Data Availability Statement
The original contributions presented in the study are included in the article, further inquiries can be directed to the corresponding author.
The animal study was reviewed and approved by University of Tennessee, College of Veterinary Medicine, Institutional Animal Care and Use Committee (IACUC).
GN infected mice and generated fed I. scapularis uninfected or LGTV-infected ticks. WA and KR performed all molecular analysis and wrote the first manuscript draft. HS modified, revised, and finalized the manuscript, collected all required materials and reagents, designed and coordinated the entire study, organized all the data, and compiled and supervised overall investigations. All authors performed experiments, discussed, analyzed, and interpreted the data in several settings, read and edited the manuscript, and approved the submitted version.
This study was supported by funding from National Institute of Allergy and Infectious Diseases (NIAID)/National Institutes of Health (NIH) (Award number R01AI141790 to PI; HS).
Conflict of Interest
The authors declare that the research was conducted in the absence of any commercial or financial relationships that could be construed as a potential conflict of interest.
All claims expressed in this article are solely those of the authors and do not necessarily represent those of their affiliated organizations, or those of the publisher, the editors and the reviewers. Any product that may be evaluated in this article, or claim that may be made by its manufacturer, is not guaranteed or endorsed by the publisher.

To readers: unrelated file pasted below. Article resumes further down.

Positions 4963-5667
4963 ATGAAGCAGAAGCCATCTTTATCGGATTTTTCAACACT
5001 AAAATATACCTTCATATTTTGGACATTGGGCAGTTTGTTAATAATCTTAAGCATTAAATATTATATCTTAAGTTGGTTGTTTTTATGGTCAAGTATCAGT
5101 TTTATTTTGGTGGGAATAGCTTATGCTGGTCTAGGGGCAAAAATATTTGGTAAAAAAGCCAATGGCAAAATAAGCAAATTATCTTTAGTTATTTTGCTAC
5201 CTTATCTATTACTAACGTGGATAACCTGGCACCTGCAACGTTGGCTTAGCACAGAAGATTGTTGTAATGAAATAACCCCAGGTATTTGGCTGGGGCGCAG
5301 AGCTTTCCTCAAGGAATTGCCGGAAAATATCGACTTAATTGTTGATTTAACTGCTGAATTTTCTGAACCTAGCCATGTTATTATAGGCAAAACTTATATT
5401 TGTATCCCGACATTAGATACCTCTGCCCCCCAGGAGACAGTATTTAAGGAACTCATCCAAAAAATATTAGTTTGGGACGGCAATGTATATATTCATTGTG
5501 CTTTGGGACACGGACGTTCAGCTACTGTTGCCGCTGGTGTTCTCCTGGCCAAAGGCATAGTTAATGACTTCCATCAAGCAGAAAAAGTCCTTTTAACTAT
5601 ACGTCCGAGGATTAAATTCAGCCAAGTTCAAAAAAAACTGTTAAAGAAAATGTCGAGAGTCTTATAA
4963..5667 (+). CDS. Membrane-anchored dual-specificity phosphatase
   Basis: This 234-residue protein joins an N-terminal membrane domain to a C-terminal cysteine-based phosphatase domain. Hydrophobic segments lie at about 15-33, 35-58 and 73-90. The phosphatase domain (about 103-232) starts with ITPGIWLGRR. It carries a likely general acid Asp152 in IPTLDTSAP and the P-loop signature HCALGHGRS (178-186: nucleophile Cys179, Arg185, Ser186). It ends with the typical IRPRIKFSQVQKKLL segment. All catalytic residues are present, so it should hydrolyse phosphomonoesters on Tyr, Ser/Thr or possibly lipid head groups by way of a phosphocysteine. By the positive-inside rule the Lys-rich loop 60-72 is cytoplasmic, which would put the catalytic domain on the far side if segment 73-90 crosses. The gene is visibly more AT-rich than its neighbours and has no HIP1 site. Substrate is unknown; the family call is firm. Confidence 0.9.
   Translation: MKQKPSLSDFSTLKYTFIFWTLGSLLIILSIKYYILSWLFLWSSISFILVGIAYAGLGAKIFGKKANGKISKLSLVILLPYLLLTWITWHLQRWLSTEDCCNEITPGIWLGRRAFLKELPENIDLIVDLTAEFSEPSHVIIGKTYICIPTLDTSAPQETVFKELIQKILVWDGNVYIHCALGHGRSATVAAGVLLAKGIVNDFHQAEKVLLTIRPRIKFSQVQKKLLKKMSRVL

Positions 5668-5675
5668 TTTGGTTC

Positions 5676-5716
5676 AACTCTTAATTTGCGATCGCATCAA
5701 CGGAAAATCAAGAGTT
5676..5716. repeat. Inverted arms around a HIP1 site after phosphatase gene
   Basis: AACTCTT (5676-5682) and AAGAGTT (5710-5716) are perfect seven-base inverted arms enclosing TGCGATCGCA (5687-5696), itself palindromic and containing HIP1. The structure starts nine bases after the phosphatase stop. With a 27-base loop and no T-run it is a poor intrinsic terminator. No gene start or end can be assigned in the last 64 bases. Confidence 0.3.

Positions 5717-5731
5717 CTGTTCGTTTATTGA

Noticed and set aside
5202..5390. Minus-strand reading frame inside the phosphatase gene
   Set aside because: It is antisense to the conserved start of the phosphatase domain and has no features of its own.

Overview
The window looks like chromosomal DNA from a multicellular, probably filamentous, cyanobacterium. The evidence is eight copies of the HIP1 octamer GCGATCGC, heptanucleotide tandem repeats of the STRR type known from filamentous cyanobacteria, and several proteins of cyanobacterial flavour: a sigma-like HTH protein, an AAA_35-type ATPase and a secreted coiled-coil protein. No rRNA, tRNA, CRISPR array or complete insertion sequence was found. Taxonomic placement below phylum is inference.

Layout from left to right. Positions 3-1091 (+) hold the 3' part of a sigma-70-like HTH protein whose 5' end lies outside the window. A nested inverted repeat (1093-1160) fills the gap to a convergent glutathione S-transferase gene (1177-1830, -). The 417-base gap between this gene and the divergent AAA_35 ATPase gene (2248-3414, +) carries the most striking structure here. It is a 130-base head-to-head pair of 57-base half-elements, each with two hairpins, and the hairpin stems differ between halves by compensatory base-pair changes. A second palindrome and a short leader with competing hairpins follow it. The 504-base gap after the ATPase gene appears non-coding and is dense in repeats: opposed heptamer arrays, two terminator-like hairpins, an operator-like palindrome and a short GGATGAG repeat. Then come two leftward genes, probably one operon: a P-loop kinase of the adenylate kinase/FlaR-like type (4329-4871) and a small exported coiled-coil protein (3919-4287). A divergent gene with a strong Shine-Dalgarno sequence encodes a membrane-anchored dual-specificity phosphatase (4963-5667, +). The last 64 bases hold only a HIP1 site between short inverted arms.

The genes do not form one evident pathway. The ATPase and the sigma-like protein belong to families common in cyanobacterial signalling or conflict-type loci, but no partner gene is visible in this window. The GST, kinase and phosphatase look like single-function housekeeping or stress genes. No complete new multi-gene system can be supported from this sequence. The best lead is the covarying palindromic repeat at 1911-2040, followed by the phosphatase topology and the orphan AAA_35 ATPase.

We would like to acknowledge the useful resource of ticks (Larvae and nymphs) from BEI resources/CDC. The following reagents were provided by Centers for Disease Control and Prevention for distribution by BEI Resources, NIAID, and NIH: I. scapularis Larvae (Live), NR-44115; and I. scapularis Nymph (Live), NR-44116. We are extremely thankful to Michael L. Levin and Shelby Ford for help with ticks rearing and shipments. We would also like to acknowledge the support from BEI resources. The following reagent was obtained through BEI Resources, NIAID, NIH: Langat Virus, TP21, NR-51658.
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Keywords: ticks, mice, Langat virus, acquisition, transstadial transmission, blood feeding, IsSMase expression